Cranial Remodelling Helmets

Deformational Plagiocephaly

  • The most common type of skull deformity in infants. 
  • Normally noticed by caregivers at about six to ten weeks of age.
  • Characterized by an asymmetrical skull shape. 
  • Unilateral occipital flattening.
  • Ear is positioned more anterior on the side of the occipital flattening. 
  • Forehead may be asymmetrical and is positioned more anterior on the side of the occipital flattening. 
  • Facial asymmetry may be present.
  • May be accompanied by torticollis, limited neck range of motion, weakness and preferential head positioning. 
 

Deformational Brachycephaly 

  • Central occipital flattening
  • Increased  cranial vault height posteriorly. The head is excessively wide for its length.
  • May be accompanied by a prominent, bossed forehead. 

Deformational Brachycephaly with Asymmetry

  • Combination of brachycephalic and plagiocephalic characteristics. 
  • The shape is disproportionately wide for its length and is also asymmetrical.
  • May or may not include asymmetries to the forehead and facial structure. 

Deformational Scaphocephaly

  • Very elongated head shape that is excessively long for its width.
  • May be accompanied by a prominent, bossed forehead.
  • Deformational Scaphocephaly caused by extrinsic forces is uncommon although it is sometimes seen in premature infants who are often positioned side lying, such as NICU infants.
  • Scaphocephaly caused by extrinsic positioning may be confused with sagittal synostosis, a more serious deformity that usually requires surgery to correct. 

 

About Positional Plagiocephaly

          Positional plagiocephaly is a disorder in which the back or one side of an infant's head is flattened, often with little hair growing in that area. It's most often the result of babies spending a lot of time lying on their backs or often being in a position where the head is resting against a flat surface (such as in cribs, strollers, swings, and playpens).

         Because infants' heads are soft to allow for the incredible brain growth that occurs in the first year of life, they're susceptible to being "molded" into a flat shape.

          Learn more about "tummy time" here.

Cranial Remodeling Orthosis

The STARband, Cranial Remolding Orthosis, is part of Orthomerica's STAR Family of Cranial Remolding Orthoses that provides effective management and treatment of a wide variety of head shape abnormalities. Since 2001, infants have been successfully treated with the STARband throughout the United States and around the globe. The STAR Family of Cranial Remolding Orthoses has been used to treat Deformational Plagiocephaly, Brachycephaly and Scaphocephaly in infants 3-18 months. More recently, Orthomerica has received FDA clearance for the STAR Family of Cranial Remolding Orthoses for post-operative Craniosynostosis.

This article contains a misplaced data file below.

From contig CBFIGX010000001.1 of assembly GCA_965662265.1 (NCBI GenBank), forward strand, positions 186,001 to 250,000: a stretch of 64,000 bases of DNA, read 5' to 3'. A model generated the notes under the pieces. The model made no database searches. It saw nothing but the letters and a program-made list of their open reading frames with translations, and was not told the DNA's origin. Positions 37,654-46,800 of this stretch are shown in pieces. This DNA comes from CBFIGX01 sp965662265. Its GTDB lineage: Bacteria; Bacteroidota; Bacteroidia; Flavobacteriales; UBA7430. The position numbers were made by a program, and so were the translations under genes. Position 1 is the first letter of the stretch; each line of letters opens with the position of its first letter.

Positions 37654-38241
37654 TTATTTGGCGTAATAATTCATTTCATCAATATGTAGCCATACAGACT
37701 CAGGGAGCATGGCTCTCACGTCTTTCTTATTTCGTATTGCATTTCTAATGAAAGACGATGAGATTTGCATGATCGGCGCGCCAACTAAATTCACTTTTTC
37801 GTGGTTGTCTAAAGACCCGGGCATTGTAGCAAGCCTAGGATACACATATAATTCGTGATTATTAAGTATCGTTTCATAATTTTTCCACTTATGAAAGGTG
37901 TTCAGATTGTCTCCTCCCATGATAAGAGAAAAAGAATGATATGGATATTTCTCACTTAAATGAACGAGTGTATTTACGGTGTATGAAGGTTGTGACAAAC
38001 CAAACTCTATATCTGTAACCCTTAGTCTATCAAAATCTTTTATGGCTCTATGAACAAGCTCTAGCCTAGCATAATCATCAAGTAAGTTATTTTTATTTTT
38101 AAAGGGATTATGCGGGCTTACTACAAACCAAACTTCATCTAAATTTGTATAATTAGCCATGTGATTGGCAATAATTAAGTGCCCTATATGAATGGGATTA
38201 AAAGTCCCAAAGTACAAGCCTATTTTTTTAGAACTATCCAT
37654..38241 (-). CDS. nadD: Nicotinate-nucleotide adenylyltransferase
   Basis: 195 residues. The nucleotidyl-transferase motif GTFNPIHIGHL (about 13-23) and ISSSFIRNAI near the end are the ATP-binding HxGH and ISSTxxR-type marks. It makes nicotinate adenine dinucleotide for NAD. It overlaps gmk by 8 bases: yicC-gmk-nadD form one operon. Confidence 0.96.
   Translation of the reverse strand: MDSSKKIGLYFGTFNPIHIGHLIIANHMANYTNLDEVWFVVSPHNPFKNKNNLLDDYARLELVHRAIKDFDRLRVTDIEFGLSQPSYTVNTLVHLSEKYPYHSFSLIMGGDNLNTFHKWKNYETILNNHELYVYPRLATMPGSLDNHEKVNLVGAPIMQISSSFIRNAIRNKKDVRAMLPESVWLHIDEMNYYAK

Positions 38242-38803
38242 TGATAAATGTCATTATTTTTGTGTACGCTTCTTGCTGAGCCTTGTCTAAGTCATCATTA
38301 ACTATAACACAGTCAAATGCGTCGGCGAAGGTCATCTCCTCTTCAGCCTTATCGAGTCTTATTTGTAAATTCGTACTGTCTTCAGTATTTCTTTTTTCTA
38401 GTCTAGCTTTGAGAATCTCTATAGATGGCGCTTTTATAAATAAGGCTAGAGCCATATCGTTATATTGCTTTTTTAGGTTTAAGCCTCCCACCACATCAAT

Why It Works

Cranial remolding treatment is only effective if you have adequate control over the areas of bossing (bulging) and allow adequate room for growth in the flattened areas. That being said, it is paramount that the holding areas of the helmet match the exact anatomy of your child to prevent skin complications. Treatment with a STARband begins with an initial laser scan of your baby's head.  This enables us to create a custom cranial remolding helmet that is accurate to 0.5mm, ensuring that your child gets the best possible clinical outcome.

 

Protocol for Treatment

          The following guidelines are provided to ensure that the identification of Plagiocephaly and the referral for treatment, are managed to provide optimal results for each patient.

          It is recommended that at three months of age, as a standard of practice, each child be evaluated and measured for cranial symmetry. Anthropometric calipers may be used for manual measurement taking.

          If it is determined that a cranial asymmetry of 8mm or greater is present, the child needs to be referred to a trained specialist in cranial remolding for treatment, care, and tracking of progress.

How Do We Fix It?

Let Nature Take Her Course – Many cases of abnormal head shape resolve on their own without need of any intervention other than trying to keep your baby from spending too much time in one position. Excessive time spent in a car carrier or being left on their backs in a crib can lead to head shape abnormalities. The best way to compensate for the hours your baby spends on his or her back is to spend some quality "tummy time".